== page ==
Should you 'pop' a blister?

Almost everyone experiences a water blister at one time or another. A pair of new shoes rubs the wrong way on your ankle. Or an afternoon of raking causes a painful blister on your hand.

Blisters — fluid-filled bubbles caused by rubbing and friction — can be irritating, painful and hard to ignore.

What should you do if you have one?

Leaving a blister intact

If your blister isn't too painful, leave the fluid-filled bubble intact. Unbroken skin over a blister provides a natural barrier to infection as the skin heals.

Protect an intact blister by covering it with a bandage. If you need even more protection, cut a piece of thicker, cushioned padding — like moleskin — into a donut shape. Then place the pad so it circles your blister and cover it with a bandage.

How to drain a blister

For a more painful blister, you may prefer to drain it. Follow these steps:

  • Step 1: Sanitize. Wash your hands and the blister site with soap and warm water. Swab the blister area with rubbing alcohol or iodine. Sterilize a clean needle the same way.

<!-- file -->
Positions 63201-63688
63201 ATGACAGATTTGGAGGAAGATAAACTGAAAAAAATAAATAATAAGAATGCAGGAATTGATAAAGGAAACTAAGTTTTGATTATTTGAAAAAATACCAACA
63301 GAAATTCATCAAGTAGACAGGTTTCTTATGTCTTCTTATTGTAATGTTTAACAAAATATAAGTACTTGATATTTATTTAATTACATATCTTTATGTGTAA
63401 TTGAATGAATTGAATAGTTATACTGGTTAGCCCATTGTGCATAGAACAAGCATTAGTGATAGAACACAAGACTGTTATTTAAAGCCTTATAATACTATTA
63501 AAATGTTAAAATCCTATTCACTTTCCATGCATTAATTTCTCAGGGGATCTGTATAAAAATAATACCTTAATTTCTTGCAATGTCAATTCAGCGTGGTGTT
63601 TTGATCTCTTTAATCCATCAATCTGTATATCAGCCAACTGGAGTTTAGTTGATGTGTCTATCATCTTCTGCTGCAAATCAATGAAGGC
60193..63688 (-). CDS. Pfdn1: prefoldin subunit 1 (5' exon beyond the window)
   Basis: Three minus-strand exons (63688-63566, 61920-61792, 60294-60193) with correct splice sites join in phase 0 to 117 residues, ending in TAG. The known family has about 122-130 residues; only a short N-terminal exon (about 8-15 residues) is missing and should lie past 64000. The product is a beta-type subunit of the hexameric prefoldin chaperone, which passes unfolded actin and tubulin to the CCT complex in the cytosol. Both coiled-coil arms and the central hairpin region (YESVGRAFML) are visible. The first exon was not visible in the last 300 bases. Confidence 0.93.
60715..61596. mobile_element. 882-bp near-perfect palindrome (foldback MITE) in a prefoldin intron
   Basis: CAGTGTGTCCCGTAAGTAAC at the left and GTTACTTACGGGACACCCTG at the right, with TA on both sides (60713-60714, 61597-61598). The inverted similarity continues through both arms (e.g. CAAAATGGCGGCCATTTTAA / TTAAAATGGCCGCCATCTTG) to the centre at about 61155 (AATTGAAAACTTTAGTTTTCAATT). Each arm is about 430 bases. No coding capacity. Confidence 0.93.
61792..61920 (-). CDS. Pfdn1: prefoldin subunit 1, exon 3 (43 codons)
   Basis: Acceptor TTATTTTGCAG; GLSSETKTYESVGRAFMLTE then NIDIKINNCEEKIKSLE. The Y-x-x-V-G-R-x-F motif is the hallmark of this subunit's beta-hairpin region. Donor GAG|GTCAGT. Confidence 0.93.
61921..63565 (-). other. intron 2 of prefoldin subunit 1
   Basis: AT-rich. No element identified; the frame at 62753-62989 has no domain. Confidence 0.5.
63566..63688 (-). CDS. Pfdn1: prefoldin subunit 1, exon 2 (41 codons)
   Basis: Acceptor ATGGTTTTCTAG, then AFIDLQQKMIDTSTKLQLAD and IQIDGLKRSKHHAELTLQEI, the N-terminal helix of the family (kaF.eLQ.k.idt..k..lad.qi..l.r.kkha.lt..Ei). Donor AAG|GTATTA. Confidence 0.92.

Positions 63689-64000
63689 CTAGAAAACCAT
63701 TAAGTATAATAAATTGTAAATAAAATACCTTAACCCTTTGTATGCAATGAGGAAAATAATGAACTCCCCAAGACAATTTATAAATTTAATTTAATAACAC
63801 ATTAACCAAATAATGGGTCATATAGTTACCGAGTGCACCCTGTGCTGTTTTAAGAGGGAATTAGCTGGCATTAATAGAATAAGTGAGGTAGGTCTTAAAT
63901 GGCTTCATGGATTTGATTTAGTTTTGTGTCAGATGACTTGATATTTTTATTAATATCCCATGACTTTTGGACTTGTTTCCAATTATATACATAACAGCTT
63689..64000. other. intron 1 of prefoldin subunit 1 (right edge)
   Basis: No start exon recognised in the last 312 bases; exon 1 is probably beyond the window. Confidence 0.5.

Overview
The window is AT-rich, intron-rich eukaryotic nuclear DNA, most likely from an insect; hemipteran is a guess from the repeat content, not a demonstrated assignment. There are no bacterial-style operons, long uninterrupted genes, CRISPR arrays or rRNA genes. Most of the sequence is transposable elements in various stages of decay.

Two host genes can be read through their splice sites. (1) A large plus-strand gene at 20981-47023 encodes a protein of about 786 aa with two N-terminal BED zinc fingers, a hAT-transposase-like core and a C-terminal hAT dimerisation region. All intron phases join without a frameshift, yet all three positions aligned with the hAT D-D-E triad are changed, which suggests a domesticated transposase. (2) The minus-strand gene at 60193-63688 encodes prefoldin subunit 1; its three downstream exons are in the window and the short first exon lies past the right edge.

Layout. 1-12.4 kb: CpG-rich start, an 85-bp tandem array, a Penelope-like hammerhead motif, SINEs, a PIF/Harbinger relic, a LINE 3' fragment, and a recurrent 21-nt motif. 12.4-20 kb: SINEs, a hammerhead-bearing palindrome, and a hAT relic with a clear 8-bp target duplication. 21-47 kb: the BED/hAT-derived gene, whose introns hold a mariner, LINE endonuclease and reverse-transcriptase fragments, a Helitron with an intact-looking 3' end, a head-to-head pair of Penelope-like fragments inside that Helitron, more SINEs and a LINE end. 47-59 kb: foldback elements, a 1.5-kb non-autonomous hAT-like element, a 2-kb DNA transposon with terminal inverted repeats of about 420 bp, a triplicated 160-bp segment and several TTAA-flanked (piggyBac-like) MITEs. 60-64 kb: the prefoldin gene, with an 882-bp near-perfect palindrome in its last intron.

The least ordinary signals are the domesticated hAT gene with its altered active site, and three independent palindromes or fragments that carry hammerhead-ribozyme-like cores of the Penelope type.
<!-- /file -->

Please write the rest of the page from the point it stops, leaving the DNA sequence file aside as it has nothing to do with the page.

• Step 2: Puncture. Using the needle, poke a few holes near the blister's edge. Let the fluid drain. Leave the skin covering it as a protective barrier.
  • Step 3: Protect. Apply an ointment like petroleum jelly or zinc oxide. Then cover your blister with a bandage. (There's no need to use an antibiotic ointment if you use petroleum jelly or zinc oxide.)
  • Step 4: Watch. Check the blister each day for signs of infection, like pus, odor, redness, increasing pain or warm skin. See your doctor if an infection appears to be developing.

    You can usually cut away the dead skin after a few days with a sterilized tweezers and scissors. The dead skin may also fall off on its own. Apply more ointment and a bandage afterward for continued healing.

When to see a doctor

Some people should see a doctor when they get blisters. Reach out to your doctor if you have diabetes, poor circulation, a neuropathy or trouble with wound healing.

  1. Health tips: Blister care. Mayo Clinic Health Letter. Rochester, Minn.: Mayo Foundation for Medical Education and Research. March 2019:3